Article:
Cellular mitosis is a process in which a cell duplicates its innards. It’s not the complete split of the cell into two identical ones, but rather the lead-up to the split. At the end of mitosis you’ve got one cell, but with two nuclei and all the other inner bits of cells. Anyone familiar with Community and the amount of work that goes into every detail of the show will know that the term wasn’t chosen by random out of the Big Book o’ Biological Terms. This process describes exactly what the past season of the show has been about.
Throughout the entire season, Harmon and crew have been chipping away at the Greendale seven, pushing at the borders of this cell of friends. The end result, as the wonderful montage at the end of the final episode shows, is that the group may split, but they carry the important stuff of their friendship inside them. The nucleus that holds them together has duplicated itself seven times over and while Troy may be off to Air Conditioner Repair School, he’s still part of the group. These are seven people that have been through the best and worst together, and their stuck with each other no matter.
The whole season examines the bonds of these people from the get go. The first episode throws the first obstacle in their way – there are not enough spots open in Biology class for all them. At first, Jeff claims this isn’t a problem, and they’ll manage to be friends despite the separation. While this may be true for the group now, at season’s end (and I think next year they might do away with the single shared class), it was not so initially. Once he’s on the out Jeff realizes this, and fights tooth and nail (and makes the ultimate sacrifice) to rejoin the group.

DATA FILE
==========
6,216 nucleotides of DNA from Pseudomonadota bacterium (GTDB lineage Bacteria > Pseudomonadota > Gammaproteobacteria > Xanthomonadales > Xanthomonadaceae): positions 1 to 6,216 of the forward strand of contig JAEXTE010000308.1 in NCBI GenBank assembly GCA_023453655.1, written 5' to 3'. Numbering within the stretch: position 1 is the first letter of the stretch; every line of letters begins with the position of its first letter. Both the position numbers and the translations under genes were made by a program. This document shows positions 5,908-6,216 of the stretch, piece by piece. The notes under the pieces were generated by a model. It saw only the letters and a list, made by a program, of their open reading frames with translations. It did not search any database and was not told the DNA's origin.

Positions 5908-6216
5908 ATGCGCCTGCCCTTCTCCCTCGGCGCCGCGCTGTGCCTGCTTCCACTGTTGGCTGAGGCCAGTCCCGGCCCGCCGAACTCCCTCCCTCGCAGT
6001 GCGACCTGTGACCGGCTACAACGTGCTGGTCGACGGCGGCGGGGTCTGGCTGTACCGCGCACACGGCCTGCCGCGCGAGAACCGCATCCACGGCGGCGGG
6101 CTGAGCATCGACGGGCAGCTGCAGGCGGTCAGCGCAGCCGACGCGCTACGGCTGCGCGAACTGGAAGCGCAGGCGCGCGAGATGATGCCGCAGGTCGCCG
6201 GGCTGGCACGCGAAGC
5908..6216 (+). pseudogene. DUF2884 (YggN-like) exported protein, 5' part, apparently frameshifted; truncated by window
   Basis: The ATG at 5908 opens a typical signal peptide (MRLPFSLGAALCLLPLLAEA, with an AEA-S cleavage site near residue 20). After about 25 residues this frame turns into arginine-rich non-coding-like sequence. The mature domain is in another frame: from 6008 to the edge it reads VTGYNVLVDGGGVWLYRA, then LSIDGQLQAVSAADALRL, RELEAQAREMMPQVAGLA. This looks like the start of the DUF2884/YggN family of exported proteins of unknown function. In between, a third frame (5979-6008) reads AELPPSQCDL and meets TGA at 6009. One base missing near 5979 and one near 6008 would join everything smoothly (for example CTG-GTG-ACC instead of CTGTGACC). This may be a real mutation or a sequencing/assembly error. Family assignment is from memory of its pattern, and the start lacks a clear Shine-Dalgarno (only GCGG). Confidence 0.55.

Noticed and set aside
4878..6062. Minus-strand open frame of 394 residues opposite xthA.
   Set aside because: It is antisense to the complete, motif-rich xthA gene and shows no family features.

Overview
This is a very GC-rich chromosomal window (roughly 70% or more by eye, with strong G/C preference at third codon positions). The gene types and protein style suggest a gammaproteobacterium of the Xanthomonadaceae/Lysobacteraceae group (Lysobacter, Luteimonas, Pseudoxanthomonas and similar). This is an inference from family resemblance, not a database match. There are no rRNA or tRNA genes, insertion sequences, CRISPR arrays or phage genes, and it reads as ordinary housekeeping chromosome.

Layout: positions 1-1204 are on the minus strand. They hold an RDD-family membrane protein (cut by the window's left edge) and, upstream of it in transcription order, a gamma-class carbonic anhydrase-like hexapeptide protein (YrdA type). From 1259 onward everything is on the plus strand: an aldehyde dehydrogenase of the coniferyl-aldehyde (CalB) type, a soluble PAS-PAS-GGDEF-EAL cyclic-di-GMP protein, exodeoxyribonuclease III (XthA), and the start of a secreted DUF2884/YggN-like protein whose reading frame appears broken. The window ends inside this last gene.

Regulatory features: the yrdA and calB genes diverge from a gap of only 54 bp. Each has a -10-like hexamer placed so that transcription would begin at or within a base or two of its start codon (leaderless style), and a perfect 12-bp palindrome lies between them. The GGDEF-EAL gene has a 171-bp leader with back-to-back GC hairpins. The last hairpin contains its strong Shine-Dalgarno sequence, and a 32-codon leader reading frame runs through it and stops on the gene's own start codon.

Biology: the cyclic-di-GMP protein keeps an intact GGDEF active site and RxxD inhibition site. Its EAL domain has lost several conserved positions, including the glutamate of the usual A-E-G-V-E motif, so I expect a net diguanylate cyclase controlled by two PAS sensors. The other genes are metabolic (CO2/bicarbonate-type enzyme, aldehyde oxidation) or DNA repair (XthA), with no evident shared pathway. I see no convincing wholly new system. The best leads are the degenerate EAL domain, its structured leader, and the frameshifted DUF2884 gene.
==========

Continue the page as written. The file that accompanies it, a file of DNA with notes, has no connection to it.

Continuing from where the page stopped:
This point is revisited several times through the season’s first few episodes. In “Competitive Ecology” the group is split once again, this time within itself – and it proves futile. Professor Kane’s punishment – that the group shares a desk, a microscope and all their grades – only serves to highlight the need these people have for each other. At this stage, still relatively early in their relationship, they are still one cell, with one nucleus. They still need the cohesion of the group to function.
Things begin to break in the soon-to-be-seminal “Remedial Chaos Theory”. This episode, by far the season’s (and possible show’s) best, looks at how the group functions once it’s missing one of its key components. In a wonderfully written tour de force of an episode, we are introduced to the various timelines wherein each member of the group goes to fetch the pizza, and the repercussions of that absence. I could spend the next 5,000 words dissecting and analyzing each of the timelines (and its something I might do someday), but for the purposes of this piece, I’ll keep it short and say that each member of the group provides an important component to the functioning of the group as a whole. Much like, (and I promise I’ll try and keep the cellular analogies down from here on out) the nucleus, mitochondria and other elements are necessary to a cell’s survivor. This examinations continue in the following episode, Halloween’s “Horror Fiction in Seven Spooky Steps”. While “Chaos Theory” examined the group from without, as they are separated by external elements, “Horror Fiction” examines the group from within. As each of the seven tells their variation on the horror story, they reveal their opinions of the others in the group and, more importantly, of themselves in the group. In this way we can see that Abed sees himself as the voice of reason and logic, not as an emotionless computer. Annie thinks of Britta as loose, but sees herself as timid and helpful (with a much darker underbelly). Again, a full piece can be dedicated to an analysis of each of these stories, but the bottom line is that these two episodes show exactly the inner workings of the group. Like a clockmaker, these episodes pick the group apart, separate the individual elements, and see what goes where. Unlike clockwork, however, these people do have the capability to function autonomously, they just need to learn how to “borrow” the pieces they don’t have from the others. This is what the latter two thirds of the season is about.